Risk of massive Tahoe fire may be diminished, report says | SierraSun.com

Risk of massive Tahoe fire may be diminished, report says

RENO, Nev. (AP) – The team leader of a federal environmental review at Lake Tahoe says wildfire threats remain high but earlier assessments may have exaggerated the potential for a massive, basin-wide burn.

“The idea of a fire burning a ring around the lake – that’s not going to happen,” said Dennis Murphy, a University of Nevada-Reno scientist.

“The risk of fire is high, as high as you can imagine. But the risk of a massive conflagration that’s going to burn much of Tahoe is less than many people have feared,” he said.

Murphy led the Lake Tahoe Watershed Assessment Team, which conducted the $2.6 million study authorized by President Clinton at an environmental summit at the lake in 1997.

A federal panel is reviewing the full 800-page report and is expected to release it soon.

A draft copy obtained by the Reno Gazette-Journal suggests a number of factors would help diminish the chances of a disastrous fire.

The area’s topography and wind conditions likely would limit a fire to one or two of the basin’s more than 60 watersheds. The large number of fire-fighting agencies in the region also would help to limit the size of a fire, the report said.

Fire threats generally remain high because as much as one-third

of the forest surrounding the lake is estimated to be dead, diseased or dying.

Massive clear cuts a century ago disrupted the natural forest cycles as did a widespread drought in the winter of 1994-95.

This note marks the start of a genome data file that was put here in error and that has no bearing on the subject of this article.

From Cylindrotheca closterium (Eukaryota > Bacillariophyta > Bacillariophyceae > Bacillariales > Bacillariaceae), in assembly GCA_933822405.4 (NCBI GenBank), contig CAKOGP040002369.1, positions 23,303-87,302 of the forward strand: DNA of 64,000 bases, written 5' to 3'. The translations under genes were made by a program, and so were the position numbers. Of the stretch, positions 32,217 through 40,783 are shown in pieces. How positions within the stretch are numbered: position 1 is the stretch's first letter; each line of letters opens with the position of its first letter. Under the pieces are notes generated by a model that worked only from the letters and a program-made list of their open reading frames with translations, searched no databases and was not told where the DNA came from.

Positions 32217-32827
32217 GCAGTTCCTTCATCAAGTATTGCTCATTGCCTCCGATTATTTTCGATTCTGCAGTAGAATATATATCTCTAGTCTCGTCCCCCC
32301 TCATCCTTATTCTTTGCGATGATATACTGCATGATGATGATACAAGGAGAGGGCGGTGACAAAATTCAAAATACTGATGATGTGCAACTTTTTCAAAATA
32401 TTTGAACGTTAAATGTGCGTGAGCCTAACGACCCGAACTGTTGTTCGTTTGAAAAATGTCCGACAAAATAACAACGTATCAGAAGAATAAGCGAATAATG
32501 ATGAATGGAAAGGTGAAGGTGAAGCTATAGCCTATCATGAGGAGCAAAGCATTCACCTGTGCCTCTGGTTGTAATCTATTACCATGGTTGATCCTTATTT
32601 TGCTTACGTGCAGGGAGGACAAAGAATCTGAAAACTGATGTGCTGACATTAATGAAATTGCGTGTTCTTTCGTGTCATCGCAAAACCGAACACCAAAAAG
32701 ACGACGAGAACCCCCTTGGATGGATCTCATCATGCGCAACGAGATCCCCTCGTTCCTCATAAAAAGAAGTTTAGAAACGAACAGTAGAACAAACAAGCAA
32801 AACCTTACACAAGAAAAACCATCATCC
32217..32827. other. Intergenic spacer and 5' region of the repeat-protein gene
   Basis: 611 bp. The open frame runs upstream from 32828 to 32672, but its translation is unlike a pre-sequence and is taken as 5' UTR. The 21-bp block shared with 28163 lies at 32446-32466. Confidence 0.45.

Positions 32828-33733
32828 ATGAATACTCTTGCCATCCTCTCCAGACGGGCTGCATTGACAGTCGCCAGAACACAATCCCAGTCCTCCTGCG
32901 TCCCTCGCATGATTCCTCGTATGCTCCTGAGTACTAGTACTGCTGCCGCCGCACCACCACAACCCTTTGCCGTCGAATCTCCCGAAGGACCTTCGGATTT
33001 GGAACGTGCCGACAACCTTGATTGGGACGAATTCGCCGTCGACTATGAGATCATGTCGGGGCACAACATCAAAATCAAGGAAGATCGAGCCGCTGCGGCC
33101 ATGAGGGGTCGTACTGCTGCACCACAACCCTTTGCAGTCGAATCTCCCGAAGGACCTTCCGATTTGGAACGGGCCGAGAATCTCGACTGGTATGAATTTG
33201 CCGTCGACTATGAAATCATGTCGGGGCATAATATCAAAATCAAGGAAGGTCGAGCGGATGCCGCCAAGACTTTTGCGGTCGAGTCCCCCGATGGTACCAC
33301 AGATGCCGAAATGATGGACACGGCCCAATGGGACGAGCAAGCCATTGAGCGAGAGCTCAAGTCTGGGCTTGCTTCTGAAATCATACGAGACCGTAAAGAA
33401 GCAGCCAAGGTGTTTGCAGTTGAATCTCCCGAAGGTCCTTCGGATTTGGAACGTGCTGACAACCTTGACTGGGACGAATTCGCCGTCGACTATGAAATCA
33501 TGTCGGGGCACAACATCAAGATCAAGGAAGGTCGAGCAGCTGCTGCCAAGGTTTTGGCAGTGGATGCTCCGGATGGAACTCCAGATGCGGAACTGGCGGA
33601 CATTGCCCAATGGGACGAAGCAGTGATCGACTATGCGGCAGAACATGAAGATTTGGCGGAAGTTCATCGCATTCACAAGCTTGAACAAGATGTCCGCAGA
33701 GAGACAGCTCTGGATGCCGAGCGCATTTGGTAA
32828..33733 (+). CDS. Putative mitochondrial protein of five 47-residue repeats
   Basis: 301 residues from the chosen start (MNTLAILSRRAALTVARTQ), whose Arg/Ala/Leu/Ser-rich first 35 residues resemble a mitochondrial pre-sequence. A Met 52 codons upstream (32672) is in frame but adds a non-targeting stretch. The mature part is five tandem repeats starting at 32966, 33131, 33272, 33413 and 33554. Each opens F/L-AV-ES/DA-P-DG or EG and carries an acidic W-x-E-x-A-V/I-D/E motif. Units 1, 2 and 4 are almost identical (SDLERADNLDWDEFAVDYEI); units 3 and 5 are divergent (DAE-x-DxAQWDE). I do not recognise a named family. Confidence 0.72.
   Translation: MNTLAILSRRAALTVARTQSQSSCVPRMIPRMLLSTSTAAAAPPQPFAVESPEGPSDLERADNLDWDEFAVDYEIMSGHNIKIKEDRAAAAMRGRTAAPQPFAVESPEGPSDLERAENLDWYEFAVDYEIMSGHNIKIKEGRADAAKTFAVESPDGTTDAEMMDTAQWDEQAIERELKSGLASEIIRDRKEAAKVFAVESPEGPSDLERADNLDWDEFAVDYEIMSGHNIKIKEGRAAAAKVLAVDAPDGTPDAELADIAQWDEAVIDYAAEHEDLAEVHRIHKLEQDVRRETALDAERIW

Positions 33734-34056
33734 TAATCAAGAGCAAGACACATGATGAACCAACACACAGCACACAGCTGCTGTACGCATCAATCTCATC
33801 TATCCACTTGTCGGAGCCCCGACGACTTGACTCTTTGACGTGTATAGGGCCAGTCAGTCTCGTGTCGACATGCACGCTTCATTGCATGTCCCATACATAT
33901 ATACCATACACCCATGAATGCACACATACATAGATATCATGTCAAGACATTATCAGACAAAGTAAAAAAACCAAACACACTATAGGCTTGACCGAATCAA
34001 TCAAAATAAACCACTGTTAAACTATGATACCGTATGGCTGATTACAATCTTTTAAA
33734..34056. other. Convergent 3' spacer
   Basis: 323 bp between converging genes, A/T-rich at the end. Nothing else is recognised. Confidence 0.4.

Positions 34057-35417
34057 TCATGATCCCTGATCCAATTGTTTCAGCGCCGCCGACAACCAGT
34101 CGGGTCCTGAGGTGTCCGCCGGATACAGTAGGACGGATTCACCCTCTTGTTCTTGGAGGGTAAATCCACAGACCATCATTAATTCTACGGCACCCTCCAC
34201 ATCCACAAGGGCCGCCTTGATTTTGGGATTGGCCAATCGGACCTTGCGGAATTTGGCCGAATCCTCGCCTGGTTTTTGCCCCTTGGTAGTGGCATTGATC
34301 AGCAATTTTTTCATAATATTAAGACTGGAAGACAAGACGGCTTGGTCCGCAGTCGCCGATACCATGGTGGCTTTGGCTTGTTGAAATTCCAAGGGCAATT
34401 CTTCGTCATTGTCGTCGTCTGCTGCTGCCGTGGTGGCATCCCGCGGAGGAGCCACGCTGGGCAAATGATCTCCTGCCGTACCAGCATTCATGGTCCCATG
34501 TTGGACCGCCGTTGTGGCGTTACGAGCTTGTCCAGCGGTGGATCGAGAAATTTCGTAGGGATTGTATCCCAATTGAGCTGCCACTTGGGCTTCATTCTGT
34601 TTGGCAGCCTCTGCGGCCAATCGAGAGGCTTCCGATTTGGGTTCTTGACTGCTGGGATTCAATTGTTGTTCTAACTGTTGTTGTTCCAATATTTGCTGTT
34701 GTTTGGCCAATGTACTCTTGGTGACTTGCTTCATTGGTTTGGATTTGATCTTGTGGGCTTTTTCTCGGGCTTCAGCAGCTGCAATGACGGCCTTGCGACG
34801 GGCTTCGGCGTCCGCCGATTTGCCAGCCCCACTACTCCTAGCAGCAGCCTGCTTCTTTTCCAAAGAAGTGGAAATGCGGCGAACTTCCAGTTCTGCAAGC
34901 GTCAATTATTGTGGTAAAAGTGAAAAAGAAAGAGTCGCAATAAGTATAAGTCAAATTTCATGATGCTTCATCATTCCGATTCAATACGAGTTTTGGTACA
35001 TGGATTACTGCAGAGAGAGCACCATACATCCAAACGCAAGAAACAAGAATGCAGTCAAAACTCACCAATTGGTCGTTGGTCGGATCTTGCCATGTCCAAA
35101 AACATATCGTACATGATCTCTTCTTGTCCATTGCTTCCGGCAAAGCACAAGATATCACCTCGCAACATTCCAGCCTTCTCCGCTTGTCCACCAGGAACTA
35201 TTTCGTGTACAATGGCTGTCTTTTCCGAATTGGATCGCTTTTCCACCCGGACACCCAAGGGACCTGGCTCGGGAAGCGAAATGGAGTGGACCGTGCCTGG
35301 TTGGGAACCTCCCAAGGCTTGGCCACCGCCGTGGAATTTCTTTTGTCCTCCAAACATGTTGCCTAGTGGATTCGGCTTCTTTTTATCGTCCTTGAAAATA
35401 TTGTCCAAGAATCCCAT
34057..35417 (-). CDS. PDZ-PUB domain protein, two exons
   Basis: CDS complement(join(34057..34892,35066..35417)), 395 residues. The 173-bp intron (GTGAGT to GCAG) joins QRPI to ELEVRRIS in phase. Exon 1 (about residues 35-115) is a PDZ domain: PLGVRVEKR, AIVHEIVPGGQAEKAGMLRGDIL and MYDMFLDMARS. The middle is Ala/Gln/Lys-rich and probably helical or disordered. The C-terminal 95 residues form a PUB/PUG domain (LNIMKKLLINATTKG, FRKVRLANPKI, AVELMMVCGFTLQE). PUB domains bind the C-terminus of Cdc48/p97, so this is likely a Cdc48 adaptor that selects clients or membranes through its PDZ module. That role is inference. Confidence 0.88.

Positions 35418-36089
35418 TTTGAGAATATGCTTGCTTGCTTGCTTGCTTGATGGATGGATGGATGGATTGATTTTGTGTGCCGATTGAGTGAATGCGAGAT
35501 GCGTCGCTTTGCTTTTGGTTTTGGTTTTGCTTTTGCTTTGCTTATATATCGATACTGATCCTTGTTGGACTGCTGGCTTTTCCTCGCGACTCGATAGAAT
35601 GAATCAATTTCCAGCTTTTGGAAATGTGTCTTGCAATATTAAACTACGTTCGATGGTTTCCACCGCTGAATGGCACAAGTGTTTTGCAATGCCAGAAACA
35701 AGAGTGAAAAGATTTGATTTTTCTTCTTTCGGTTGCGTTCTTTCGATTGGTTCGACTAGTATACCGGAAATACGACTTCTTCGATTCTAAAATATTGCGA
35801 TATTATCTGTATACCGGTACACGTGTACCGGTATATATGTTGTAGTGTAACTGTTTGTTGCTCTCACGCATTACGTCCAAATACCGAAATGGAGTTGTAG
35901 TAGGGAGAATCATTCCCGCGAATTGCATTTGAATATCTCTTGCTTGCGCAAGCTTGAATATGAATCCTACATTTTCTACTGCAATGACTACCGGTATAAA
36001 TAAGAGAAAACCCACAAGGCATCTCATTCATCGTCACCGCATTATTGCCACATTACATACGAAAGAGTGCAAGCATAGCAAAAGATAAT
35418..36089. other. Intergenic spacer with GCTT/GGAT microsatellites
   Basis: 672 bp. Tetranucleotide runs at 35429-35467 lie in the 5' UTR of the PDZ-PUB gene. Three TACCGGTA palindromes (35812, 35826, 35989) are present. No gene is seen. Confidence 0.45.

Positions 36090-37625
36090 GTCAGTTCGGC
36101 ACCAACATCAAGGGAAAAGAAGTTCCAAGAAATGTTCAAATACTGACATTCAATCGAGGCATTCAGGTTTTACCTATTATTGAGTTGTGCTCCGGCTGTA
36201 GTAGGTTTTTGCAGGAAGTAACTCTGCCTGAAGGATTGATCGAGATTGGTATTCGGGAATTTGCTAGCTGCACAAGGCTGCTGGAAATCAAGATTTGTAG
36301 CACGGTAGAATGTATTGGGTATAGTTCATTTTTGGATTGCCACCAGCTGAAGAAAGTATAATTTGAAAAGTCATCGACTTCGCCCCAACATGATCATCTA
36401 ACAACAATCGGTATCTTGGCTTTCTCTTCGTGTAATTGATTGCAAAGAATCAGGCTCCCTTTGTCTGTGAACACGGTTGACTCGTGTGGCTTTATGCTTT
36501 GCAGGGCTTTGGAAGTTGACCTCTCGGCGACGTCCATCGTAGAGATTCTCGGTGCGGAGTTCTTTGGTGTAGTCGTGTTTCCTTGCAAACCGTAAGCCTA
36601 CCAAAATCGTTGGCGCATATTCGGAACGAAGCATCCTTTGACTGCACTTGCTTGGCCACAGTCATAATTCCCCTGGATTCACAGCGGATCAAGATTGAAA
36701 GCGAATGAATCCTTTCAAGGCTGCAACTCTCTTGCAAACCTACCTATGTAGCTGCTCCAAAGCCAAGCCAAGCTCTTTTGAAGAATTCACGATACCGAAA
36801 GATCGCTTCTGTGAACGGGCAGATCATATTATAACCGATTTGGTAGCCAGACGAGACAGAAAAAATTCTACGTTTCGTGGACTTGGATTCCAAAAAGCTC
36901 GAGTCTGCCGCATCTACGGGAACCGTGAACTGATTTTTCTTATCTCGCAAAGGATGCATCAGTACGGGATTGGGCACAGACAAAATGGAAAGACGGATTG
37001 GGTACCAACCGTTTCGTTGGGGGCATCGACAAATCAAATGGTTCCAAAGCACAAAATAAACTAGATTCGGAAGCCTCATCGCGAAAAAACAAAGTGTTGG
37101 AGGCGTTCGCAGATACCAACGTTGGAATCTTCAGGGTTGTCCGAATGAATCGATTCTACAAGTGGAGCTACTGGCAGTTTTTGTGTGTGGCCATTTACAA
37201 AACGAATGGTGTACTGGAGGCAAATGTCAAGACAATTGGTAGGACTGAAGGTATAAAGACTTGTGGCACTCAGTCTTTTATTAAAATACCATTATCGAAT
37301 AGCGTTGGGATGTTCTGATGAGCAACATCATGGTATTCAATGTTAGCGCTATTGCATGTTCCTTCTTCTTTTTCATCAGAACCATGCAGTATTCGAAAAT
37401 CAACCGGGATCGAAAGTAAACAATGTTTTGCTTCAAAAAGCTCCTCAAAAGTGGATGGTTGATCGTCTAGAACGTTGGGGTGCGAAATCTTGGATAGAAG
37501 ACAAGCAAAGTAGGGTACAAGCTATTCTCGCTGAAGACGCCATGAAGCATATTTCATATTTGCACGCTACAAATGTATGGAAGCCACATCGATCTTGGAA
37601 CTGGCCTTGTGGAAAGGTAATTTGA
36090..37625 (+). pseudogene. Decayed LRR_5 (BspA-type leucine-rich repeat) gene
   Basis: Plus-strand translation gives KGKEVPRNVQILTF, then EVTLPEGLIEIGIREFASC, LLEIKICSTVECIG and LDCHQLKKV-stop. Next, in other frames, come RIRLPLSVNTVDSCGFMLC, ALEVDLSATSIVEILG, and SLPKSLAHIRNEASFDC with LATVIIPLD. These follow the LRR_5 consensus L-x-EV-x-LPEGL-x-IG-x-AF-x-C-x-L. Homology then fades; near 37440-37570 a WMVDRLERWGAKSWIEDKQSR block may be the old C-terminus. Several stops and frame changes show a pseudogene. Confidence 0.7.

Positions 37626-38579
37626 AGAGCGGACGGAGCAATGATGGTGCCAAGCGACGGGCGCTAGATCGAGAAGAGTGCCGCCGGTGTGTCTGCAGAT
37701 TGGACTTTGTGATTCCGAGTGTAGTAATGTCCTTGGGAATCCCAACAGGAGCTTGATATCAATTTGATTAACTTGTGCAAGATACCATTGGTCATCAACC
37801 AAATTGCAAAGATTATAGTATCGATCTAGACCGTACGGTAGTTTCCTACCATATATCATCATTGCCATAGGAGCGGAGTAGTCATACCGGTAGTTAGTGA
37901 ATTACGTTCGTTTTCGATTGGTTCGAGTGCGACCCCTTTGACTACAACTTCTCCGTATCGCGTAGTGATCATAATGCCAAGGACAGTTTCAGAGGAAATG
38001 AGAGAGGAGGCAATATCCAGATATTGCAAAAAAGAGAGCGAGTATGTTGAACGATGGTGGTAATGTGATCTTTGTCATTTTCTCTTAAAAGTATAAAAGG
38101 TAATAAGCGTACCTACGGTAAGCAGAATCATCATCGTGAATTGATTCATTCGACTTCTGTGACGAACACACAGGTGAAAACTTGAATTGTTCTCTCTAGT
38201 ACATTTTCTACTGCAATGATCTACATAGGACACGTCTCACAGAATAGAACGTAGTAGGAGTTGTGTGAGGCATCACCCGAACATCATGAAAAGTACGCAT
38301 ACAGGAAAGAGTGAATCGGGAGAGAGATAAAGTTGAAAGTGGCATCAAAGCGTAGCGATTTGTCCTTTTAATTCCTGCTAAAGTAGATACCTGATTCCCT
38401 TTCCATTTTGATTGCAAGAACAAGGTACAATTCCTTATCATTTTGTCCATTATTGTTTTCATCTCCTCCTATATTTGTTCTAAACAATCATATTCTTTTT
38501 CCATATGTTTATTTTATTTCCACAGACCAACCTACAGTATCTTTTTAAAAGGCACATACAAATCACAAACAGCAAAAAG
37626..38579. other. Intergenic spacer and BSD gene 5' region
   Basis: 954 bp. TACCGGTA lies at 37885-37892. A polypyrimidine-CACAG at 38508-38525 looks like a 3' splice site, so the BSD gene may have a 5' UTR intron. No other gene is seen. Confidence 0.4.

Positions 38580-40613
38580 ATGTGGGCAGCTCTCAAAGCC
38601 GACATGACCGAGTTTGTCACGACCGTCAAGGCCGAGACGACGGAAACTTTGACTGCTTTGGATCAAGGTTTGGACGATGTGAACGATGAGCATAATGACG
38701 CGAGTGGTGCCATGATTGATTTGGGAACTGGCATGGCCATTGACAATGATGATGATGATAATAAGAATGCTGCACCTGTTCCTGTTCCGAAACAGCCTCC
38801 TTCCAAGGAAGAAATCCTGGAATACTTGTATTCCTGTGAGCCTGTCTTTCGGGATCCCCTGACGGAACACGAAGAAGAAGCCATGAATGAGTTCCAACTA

The pending report is a first-of-its kind look at the entire Tahoe Basin watershed and is designed to aid land-use managers with decisions needed to save an endangered national treasure.

Murphy said it bolsters what has been a disappointing shortage of research on the condition of Tahoe Basin forests.

While not recommending specific courses of action, the watershed assessment examines such issues as how sediment is eroding from the banks of Lake Tahoe tributaries, entering the lake and fueling algae growth that robs the lake’s famed clarity.

As foresters have insisted for some time, the use of controlled burning to remove brush and smaller trees is the best way to reduce danger of wildfire at the lake, the report said. But it suggests that the traditional period for starting those fires, in the fall, may not be the best time to do so.

That’s because in the fall the winds that flush smoke out of the basin are weaker than in summer, said Tom Cahill, the University of California, Davis researcher who compiled the report’s air-quality data.

In the fall, the atmospheric inversion layer that acts as a lid over smoke is stronger. Fires set in the summer would result in smoke settling near the lake in the morning, but it wouldn’t stay there.

“When the wind comes up, as it always does every summer, the smoke disperses rather rapidly,” Cahill said. In the fall, “the smoke tends to stay in the basin.”

Controlled fires during fall are far more likely to result in violation of health and visibility standards than fires set in the summer, the report said.

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